Importantly, tracking Mr. al-Muhandis’ phone would lead intelligence operatives to other interesting targets and their cell phones. IMSI numbers from associates can then be gleaned and tracked. It is possible that Mr. al-Muhandis’ IMSI number led US intelligence operatives to Gen. Soleimani. With both Mr. al-Muhandis and Gen. Soleimani firmly in the sites of the US intelligence community, it would just become a matter of time before the military could move in for the kill.
It is possible that COMINT, HUMINT and IMINT informed the US intelligence community that Gen. Soleimani who had visited Syria before 3rd January was on his way to Iraq. The attack occurred against the backdrop of a worsening security situation in the latter. Anti-Iranian sentiment had increased within elements of the local Iraqi population. In a bid to reassert Iranian influence Gen. Soleimani had taken the decision to use the local pro-Iranian Kata’ib Hezbollah Shia insurgence group to increase attacks on US targets in Iraq. The group was later blamed for a rocket attack on 27th December 2019 on the K-1 airfield in Kirkuk Province, northern Iraq, where US forces supporting Operation Inherent Resolve against the ISIS (Islamic State of Iraq and Syria) were based. The attack killed one US defence contractor and injuring several US and Iraqi military personnel.
Motive, Means, Opportunity
The decision to kill Gen. Soleimani was believed to have been taken by US President Donald Trump in late December. Then it was just a matter of waiting for the right moment. The USAF is thought to base MQ-9s are Ali al-Salem airbase in Kuwait, Qatar’s Al-Udeid airbase and Al Dafra airbase in the United Arab Emirates. At least one or more MQ-9 UAV maybe permanently stationed above Iraq on a rolling basis ready to provide rapid air-to-ground attack when needed. Once US intelligence had determined Gen. Soleimani was at Damascus International Airport and headed for Baghdad, they knew that they had at the most one and a half hours’ flight time until Gen. Soleimani arrived to get the MQ-9 within striking distance. As it happened, his plane was delayed by two hours, giving even more time to get the MQ-9 in position. Targeting experts may have also determined that sections of road around the airport provided good locations for the attack while minimising the risk of civilian casualties: At 12.32am on the morning of 3rd January, there was unlikely to be much traffic. By 12.48 Gen. Soleimani was dead. His two-car convoy was incinerated by the AGM-114s.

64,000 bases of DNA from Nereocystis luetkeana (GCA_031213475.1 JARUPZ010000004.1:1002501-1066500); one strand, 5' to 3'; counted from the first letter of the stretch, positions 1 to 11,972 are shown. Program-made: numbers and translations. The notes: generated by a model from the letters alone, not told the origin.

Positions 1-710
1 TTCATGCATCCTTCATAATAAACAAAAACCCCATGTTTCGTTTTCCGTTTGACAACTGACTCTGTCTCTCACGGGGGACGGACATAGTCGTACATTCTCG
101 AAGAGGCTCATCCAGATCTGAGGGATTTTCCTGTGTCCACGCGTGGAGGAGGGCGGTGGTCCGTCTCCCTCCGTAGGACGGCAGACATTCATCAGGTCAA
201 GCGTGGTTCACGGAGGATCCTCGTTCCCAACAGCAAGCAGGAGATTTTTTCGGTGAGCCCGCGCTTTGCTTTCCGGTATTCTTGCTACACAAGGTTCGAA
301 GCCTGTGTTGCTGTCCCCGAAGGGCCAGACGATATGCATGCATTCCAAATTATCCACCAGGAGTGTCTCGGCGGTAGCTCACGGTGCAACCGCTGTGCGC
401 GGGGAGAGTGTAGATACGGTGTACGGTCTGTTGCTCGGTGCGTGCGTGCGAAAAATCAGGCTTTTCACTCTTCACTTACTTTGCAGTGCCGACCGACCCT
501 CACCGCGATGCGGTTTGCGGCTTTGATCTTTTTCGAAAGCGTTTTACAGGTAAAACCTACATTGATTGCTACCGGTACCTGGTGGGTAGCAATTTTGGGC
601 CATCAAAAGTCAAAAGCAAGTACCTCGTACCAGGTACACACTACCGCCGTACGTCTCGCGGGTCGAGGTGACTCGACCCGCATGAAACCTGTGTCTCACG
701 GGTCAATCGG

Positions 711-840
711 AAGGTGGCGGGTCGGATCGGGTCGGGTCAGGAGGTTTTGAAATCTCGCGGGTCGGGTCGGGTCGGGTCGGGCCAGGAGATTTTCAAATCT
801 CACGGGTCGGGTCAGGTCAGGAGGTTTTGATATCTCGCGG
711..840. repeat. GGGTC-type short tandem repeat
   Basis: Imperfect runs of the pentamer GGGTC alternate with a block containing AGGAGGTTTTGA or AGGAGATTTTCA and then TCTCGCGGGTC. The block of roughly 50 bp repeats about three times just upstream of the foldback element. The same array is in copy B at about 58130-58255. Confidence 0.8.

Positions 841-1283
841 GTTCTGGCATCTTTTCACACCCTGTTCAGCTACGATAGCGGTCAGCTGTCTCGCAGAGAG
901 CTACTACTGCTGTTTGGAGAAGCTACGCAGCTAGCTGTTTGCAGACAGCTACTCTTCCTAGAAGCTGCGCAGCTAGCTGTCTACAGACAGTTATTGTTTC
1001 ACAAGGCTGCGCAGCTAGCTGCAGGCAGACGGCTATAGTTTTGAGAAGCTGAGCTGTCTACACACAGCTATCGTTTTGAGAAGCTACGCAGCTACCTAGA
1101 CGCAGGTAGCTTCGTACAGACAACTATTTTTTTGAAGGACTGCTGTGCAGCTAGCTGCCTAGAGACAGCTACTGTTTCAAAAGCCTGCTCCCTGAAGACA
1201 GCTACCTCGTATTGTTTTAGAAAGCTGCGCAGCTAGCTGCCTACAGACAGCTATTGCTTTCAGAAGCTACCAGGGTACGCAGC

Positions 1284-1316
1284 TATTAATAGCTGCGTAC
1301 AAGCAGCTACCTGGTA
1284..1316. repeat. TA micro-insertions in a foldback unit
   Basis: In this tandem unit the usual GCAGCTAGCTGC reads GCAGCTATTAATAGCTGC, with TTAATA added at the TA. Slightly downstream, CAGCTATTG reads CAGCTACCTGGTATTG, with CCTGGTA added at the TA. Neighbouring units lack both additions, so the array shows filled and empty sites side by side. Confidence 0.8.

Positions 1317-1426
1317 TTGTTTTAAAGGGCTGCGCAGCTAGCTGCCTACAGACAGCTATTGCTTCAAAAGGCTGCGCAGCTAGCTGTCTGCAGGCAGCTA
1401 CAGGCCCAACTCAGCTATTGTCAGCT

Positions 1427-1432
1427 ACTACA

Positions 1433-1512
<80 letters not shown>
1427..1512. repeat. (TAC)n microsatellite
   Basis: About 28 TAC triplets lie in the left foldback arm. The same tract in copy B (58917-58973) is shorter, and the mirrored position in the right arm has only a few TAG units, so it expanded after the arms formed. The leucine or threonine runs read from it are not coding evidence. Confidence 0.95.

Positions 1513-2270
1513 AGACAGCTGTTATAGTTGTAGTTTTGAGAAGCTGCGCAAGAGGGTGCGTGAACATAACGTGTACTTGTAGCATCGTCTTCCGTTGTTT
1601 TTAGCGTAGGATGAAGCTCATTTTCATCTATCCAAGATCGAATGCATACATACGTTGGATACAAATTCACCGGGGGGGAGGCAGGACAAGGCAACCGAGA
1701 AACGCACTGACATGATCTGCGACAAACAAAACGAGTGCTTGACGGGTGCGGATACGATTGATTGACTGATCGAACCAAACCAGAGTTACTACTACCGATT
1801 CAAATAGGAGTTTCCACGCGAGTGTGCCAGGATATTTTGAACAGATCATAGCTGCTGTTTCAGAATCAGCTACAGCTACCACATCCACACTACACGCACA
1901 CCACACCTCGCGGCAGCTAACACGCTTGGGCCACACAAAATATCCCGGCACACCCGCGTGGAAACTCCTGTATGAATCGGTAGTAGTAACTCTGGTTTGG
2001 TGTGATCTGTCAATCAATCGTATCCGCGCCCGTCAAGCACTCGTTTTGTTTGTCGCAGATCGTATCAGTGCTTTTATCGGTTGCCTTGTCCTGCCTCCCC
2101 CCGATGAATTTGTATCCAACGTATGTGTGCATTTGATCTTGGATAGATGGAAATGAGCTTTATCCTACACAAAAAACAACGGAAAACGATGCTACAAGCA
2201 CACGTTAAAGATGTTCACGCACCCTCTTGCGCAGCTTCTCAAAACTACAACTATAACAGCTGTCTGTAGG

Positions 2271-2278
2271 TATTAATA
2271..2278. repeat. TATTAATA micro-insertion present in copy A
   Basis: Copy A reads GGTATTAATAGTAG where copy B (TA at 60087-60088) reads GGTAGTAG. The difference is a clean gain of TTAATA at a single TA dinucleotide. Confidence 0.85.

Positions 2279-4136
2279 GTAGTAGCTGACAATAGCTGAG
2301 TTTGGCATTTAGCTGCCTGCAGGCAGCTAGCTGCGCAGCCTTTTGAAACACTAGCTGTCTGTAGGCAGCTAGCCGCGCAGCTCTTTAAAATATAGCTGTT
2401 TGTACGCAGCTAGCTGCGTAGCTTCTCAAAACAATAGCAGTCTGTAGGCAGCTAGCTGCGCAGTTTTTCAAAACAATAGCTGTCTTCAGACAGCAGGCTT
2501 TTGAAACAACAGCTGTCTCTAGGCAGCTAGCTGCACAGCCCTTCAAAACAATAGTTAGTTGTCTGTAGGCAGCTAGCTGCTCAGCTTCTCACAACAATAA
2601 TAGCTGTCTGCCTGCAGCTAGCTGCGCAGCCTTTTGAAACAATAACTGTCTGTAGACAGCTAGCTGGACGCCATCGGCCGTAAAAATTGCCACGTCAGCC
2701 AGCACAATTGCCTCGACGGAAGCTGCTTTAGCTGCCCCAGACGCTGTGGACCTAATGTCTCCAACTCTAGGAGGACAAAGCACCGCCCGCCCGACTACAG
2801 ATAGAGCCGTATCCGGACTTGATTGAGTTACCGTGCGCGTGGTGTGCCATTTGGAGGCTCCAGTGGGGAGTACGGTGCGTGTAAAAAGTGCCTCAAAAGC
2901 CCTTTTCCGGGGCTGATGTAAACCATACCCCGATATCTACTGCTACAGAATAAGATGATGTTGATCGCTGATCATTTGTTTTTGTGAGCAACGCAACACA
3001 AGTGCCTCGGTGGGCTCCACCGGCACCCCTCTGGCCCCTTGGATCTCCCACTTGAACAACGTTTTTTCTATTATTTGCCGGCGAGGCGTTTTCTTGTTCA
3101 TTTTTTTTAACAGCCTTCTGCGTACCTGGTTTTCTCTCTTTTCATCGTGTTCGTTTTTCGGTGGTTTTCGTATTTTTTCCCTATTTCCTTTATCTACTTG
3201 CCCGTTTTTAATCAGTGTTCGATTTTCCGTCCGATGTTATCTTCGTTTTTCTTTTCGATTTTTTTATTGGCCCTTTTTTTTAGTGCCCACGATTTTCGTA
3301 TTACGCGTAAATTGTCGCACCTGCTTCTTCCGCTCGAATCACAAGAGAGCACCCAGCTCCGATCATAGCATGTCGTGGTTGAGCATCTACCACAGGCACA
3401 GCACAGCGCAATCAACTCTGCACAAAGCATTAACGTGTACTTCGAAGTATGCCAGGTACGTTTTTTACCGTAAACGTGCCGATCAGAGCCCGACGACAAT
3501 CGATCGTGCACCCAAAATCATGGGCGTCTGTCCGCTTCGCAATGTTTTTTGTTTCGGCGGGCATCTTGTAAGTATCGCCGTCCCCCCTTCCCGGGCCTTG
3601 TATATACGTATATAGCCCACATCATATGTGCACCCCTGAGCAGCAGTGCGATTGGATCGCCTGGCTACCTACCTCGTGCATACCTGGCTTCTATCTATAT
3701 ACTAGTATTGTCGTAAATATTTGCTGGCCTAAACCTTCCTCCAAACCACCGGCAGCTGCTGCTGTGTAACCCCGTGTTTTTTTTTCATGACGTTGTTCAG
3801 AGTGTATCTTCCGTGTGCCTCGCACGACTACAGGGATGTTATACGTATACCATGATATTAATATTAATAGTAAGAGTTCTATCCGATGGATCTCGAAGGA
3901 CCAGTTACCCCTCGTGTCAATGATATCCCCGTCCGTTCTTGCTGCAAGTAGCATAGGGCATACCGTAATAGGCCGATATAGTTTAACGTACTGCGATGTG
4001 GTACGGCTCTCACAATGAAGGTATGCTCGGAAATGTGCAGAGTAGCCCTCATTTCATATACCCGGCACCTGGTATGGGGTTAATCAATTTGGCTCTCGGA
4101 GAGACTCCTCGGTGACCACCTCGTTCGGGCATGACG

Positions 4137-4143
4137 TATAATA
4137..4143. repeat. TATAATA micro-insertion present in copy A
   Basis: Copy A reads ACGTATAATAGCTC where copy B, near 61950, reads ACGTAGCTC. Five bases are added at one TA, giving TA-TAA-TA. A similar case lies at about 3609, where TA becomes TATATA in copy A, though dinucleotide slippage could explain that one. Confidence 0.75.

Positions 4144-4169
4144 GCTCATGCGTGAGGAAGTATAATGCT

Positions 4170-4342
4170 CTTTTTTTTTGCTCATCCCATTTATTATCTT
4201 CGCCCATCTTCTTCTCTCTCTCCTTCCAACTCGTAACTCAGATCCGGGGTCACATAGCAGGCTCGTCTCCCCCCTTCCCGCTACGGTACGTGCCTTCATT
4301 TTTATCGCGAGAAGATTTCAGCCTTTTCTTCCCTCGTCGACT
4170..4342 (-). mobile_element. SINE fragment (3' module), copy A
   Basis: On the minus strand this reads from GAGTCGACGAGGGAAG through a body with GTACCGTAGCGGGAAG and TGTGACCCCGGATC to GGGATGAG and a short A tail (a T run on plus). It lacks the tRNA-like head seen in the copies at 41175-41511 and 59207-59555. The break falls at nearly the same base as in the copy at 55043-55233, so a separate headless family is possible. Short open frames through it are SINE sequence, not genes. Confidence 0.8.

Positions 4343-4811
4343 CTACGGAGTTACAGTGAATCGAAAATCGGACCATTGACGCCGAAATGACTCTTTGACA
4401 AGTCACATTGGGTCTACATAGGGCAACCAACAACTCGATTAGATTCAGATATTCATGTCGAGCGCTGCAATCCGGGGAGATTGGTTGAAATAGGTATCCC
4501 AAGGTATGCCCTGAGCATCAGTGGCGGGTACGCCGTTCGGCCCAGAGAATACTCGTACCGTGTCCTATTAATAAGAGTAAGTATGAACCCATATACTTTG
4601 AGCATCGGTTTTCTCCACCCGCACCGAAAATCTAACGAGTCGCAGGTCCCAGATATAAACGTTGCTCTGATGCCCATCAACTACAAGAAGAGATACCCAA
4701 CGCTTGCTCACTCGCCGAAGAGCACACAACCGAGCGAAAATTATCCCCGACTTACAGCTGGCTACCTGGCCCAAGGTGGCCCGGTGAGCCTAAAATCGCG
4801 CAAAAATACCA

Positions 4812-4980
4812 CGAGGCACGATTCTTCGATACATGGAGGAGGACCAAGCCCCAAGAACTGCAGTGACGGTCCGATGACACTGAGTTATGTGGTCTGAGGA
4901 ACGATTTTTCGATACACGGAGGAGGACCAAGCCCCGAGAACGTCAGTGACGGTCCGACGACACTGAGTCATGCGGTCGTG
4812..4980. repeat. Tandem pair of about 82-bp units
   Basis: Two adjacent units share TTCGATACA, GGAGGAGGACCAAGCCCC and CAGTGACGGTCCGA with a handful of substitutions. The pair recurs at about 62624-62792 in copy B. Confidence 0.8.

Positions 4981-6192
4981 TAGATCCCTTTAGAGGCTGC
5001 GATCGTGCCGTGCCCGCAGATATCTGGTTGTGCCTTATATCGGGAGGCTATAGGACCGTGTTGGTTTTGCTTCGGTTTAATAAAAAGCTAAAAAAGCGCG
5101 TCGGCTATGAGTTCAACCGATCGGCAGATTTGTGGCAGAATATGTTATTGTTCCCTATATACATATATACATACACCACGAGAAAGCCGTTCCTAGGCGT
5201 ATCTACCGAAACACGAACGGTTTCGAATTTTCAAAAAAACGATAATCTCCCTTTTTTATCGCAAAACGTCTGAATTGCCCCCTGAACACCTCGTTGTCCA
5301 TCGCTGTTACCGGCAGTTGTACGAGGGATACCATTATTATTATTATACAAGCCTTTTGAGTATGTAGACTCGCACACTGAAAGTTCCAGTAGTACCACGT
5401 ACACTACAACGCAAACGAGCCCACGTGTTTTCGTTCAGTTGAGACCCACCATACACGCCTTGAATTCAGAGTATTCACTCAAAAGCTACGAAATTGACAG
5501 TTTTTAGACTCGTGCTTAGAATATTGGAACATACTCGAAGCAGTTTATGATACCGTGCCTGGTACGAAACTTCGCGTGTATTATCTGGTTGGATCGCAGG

There is no doubt that Gen. Soleimani and Mr. al-Muhandis were scrupulous about security: “They often don’t have their phones on them, and one of their aide-de-camps usually has a bag of phones that they carry around which they continually change when making calls.” That said, both men still needed to communicate with the outside world, and each phone still has to transmit its IMSI.
Did Mr. al-Muhandis’ phone provided the break which lead US intelligence experts to Gen. Soleimani? This is impossible to say with certainty: “I find it hard to believe that we were not already aware of al-Muhandis and Soleimani’s cell phone particulars,” the source said. The deteriorating security situation in Iraq meant that US forces “had an intense ISR (Intelligence, Surveillance and Reconnaissance) soak over Baghdad.” Iran’s involvement in this security situation provided the motive, the MQ-9 provided the means and the General’s convoy moving along a quiet road in the dead of night the opportunity: “We knew where he lived, we knew the signature of his convoys and we knew whenever he was in Iraq. The only difference was that this time, we popped him.” That COMINT from cell phones will have played its role in keeping tabs on Gen. Soleimani is all but certain, that this COMINT was handed by an Iraqi telecoms company to the US Army remains a subject for debate.